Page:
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TODAY IN SWITZERLAND

Today in Switzerland: A roundup of the latest news on Wednesday

Find out what's going on today in Switzerland with The Local's short roundup of the news.

Today in Switzerland: A roundup of the latest news on Wednesday
Driving miles out of your way to save just a few centimes on a litre of petrol may not be worth your while. Photo by Pixabay

At last: The number of new Covid cases declining

Over 30,000 new daily infections were recorded in Switzerland after most measures were scrapped on February 17th — sparking fears that Swiss healthcare system would soon be overwhelmed with coronavirus patients — but the numbers are now on the downward trend.

With “only” 14,393 cases reported by the Federal Office of Public Health (FOPH) on Tuesday, against 23,793 on March 22nd, infections went down by almost 40 percent within a span of one week.

At the same time, Covid-related hospitalisations fell by 21.4 percent, according to FOPH.

This is positive news, but health authorities want to see how the epidemiological situation unfolds after the remaining restrictions — mask requirements on public transport and in health establishments, as well as the obligation to isolate if tested positive — are lifted from April 1st.

Price watchdog: Swiss need an app showing the cheapest petrol stations

With fuel prices climbing due to Russia’s invasion of Ukraine, “there is an urgent need to set up an application in Switzerland showing the five cheapest stations in a motorist’s area,” said Stefan Meierhans, head of Swiss government’s price surveillance office.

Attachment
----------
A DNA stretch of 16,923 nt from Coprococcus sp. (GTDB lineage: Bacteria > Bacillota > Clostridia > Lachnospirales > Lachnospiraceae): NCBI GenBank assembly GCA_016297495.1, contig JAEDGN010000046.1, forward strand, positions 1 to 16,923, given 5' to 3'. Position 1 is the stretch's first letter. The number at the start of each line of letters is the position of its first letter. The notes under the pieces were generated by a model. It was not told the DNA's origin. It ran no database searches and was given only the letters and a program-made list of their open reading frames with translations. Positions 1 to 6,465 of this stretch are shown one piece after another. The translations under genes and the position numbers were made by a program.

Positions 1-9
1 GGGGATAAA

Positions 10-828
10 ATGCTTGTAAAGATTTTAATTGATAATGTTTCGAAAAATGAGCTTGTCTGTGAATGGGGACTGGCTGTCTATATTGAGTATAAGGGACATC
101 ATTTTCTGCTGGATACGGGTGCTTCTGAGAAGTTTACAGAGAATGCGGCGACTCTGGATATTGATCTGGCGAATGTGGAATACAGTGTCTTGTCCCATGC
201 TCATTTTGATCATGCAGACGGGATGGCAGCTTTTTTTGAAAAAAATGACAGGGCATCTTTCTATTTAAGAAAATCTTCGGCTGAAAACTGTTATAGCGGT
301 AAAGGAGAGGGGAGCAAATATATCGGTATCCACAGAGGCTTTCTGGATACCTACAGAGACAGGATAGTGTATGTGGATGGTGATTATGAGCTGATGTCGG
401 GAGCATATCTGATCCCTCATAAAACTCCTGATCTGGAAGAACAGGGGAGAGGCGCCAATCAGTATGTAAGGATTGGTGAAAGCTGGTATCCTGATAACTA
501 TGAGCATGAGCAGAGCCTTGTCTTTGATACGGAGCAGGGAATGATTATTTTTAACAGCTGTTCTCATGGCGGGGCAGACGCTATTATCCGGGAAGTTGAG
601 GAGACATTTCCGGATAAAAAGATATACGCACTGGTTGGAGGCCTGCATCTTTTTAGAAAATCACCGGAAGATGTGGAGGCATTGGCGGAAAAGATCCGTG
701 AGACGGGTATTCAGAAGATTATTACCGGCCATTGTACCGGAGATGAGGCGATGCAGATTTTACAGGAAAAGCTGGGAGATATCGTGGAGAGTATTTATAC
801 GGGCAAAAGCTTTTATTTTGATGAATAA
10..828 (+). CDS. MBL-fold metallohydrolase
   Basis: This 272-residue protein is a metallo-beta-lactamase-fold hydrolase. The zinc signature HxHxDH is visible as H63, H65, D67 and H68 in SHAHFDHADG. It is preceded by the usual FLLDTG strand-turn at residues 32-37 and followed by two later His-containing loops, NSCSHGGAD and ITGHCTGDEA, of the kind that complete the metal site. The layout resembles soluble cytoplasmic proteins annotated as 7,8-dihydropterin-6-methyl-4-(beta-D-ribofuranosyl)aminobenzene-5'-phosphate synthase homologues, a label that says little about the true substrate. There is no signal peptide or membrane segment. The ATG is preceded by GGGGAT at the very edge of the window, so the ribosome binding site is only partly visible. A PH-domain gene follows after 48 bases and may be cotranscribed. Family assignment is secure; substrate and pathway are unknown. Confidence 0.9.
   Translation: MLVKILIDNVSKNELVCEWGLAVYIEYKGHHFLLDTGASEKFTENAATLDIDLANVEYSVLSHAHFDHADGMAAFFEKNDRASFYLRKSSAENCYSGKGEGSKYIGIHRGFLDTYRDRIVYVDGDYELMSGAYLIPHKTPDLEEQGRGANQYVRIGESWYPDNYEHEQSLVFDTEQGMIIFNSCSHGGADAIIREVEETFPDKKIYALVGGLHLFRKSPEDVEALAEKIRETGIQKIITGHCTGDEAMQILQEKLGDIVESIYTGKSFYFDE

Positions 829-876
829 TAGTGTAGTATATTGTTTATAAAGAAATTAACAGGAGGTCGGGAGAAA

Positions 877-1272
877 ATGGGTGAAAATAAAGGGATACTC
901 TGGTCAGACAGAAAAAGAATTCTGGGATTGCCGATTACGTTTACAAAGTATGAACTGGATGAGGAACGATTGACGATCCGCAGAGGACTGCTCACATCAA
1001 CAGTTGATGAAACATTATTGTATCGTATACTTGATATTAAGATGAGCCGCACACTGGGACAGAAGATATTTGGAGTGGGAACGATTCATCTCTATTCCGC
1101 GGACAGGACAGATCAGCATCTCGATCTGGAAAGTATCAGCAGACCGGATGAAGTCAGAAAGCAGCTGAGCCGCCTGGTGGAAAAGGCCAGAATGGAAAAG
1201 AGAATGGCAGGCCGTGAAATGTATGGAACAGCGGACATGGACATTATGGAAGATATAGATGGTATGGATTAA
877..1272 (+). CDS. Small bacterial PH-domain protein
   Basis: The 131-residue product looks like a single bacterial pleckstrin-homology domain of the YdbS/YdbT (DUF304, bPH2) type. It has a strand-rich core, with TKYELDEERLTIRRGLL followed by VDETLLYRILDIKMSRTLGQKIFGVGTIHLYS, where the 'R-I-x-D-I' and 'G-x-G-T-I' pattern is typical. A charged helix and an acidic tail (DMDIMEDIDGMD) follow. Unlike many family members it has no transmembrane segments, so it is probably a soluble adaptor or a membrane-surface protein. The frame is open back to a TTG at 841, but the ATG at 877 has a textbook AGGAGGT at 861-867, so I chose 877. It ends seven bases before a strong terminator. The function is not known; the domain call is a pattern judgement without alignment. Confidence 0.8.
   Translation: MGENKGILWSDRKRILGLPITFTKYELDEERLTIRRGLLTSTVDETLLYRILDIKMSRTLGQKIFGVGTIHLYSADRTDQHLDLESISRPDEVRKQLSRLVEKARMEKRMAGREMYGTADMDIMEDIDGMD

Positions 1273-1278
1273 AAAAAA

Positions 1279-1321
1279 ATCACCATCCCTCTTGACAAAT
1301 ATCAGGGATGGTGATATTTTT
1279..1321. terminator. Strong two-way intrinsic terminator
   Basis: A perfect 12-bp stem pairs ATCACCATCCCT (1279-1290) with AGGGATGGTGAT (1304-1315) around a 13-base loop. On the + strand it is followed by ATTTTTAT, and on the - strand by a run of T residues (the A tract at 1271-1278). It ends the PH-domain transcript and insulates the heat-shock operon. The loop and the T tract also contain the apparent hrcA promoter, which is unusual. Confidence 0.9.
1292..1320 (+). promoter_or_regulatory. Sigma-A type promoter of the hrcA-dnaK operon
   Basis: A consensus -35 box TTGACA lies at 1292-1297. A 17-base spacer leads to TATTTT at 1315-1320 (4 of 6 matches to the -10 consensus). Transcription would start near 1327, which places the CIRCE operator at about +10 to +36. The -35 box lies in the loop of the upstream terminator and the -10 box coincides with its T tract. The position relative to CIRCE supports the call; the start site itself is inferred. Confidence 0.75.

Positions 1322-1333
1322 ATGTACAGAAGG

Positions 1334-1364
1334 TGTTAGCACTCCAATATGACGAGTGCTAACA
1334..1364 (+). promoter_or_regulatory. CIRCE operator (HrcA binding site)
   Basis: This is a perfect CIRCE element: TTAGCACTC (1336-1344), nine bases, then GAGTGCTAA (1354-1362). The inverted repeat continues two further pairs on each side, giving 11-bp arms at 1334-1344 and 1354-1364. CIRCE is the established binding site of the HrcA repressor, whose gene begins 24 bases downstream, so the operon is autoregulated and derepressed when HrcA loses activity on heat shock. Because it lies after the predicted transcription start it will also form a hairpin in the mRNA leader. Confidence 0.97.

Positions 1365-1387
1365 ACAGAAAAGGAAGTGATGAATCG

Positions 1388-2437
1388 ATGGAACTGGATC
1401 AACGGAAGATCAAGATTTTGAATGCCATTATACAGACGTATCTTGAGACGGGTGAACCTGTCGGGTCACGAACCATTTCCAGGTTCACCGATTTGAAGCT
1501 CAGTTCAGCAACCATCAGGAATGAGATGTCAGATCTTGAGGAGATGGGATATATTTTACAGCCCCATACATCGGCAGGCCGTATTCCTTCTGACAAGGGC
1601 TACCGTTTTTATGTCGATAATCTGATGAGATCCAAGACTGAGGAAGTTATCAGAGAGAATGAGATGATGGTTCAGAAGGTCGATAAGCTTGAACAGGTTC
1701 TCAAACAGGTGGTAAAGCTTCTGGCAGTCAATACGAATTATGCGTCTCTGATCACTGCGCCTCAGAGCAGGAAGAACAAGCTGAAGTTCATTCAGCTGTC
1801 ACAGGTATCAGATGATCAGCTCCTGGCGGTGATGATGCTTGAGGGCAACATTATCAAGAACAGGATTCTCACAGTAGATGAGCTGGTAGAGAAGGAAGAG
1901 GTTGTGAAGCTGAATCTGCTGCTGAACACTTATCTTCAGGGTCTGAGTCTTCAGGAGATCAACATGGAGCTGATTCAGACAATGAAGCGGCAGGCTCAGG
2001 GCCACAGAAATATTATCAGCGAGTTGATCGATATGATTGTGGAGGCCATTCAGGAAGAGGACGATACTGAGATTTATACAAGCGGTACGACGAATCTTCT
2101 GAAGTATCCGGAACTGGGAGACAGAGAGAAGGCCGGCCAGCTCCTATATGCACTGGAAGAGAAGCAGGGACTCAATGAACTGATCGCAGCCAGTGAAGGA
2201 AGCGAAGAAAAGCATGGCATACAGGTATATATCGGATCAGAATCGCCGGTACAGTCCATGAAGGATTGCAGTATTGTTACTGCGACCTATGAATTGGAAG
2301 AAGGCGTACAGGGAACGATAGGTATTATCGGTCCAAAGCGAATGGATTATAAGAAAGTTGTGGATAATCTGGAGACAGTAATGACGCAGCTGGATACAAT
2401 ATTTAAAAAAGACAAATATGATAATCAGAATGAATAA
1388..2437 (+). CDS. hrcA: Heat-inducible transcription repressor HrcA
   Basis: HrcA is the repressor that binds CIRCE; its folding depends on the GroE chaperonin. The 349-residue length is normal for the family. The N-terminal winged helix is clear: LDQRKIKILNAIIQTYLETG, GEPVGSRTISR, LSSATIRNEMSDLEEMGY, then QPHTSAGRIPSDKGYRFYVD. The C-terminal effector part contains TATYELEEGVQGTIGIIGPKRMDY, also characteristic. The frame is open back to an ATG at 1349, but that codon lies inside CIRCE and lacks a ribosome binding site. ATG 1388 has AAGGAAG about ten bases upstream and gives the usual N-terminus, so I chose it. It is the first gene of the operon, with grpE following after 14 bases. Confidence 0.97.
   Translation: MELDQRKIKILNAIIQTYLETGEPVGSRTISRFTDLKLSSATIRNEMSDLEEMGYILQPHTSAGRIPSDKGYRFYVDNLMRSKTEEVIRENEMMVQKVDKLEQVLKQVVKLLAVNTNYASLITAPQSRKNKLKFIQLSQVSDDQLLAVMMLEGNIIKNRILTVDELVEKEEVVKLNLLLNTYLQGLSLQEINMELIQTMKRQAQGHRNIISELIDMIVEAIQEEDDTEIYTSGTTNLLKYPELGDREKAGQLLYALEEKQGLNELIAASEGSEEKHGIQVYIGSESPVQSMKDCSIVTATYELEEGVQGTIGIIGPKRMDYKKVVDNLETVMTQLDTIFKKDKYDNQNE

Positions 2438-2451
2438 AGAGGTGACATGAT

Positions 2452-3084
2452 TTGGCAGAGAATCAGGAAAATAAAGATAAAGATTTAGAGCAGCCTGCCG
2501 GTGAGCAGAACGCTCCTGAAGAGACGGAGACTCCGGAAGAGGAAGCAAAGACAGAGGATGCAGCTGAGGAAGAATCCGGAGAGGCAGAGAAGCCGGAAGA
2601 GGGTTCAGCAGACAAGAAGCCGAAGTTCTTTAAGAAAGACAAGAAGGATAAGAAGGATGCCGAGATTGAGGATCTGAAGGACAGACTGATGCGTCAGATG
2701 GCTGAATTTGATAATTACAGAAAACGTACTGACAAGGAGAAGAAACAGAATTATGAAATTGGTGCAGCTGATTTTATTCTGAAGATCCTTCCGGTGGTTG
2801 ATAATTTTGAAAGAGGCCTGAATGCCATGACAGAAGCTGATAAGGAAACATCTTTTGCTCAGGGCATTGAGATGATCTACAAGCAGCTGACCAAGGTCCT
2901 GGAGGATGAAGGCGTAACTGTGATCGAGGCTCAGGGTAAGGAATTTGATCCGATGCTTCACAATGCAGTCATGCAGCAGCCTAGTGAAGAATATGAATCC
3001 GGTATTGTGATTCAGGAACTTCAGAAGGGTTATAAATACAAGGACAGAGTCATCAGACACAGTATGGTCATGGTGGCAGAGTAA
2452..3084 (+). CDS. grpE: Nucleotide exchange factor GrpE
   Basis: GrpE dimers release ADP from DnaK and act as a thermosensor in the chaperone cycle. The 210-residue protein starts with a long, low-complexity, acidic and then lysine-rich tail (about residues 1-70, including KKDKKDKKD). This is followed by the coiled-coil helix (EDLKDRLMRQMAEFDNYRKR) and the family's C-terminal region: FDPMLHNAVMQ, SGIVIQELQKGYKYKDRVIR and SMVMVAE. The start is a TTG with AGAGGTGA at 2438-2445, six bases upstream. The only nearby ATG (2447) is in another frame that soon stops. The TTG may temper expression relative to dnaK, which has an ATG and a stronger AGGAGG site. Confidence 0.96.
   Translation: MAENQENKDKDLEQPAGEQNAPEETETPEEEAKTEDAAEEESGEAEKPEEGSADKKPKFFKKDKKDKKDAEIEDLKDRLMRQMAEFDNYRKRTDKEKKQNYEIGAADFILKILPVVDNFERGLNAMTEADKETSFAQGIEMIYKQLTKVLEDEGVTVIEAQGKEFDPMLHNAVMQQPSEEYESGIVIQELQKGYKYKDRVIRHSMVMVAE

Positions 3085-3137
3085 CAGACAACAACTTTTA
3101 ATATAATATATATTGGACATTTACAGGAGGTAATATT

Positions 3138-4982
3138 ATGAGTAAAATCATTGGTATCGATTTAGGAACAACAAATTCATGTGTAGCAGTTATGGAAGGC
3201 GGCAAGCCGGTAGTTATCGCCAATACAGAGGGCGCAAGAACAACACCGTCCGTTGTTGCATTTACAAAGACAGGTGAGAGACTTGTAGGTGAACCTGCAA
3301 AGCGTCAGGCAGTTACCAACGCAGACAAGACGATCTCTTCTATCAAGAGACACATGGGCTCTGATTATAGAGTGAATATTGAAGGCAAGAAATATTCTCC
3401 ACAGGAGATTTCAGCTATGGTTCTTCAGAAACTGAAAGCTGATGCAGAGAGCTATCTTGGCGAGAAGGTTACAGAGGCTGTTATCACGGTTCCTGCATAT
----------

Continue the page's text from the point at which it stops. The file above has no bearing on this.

“Consumers need to be able to compare prices in real time”, he added.

However, a motoring organisation, Touring Clus Suisse (TCS), is urging drivers to use common sense and not go too far out of their way to fuel up.

For instance, a detour of 20 kilometres round trip just to save three cents per litre is not advantageous for the wallet or the environment, TCS said.  

READ MORE: Petrol to top CHF2 per litre in several Swiss cantons

A number of Russian diplomats in Switzerland are spies

Around a third of the Russian diplomats accredited in Switzerland are either known members of the Russian intelligence service or suspected of working for the secret service under diplomatic cover.

Russian spies are routinely sent to various countries, including Switzerland, as official diplomats. Once there, they infiltrate different groups, gaining access to secret information.

The Federal Intelligence Service (FIS) has identified “continued aggressive espionage activity” in Switzerland, which came to the forefront especially since Russia’s invasion of Ukraine on February 24th.

READ MORE: How Switzerland is preparing to fend off Russian cyberattacks

Public finances yield positive post-pandemic results — for now

With the improvement of the epidemiological situation, “the recovery of the Swiss economy should lead to positive fiscal balances in the cantons and social security funds sub-sectors”, the Federal Council announced.

A surplus of about 3 billion francs is expected in 2022 and gross debt should start to decline again from 2023 onward, the government said.

It added, however, that “in light of the Ukraine conflict, these forecasts are coupled with uncertainties”.

If you have any questions about life in Switzerland, ideas for articles or news tips for The Local, please get in touch with us at [email protected]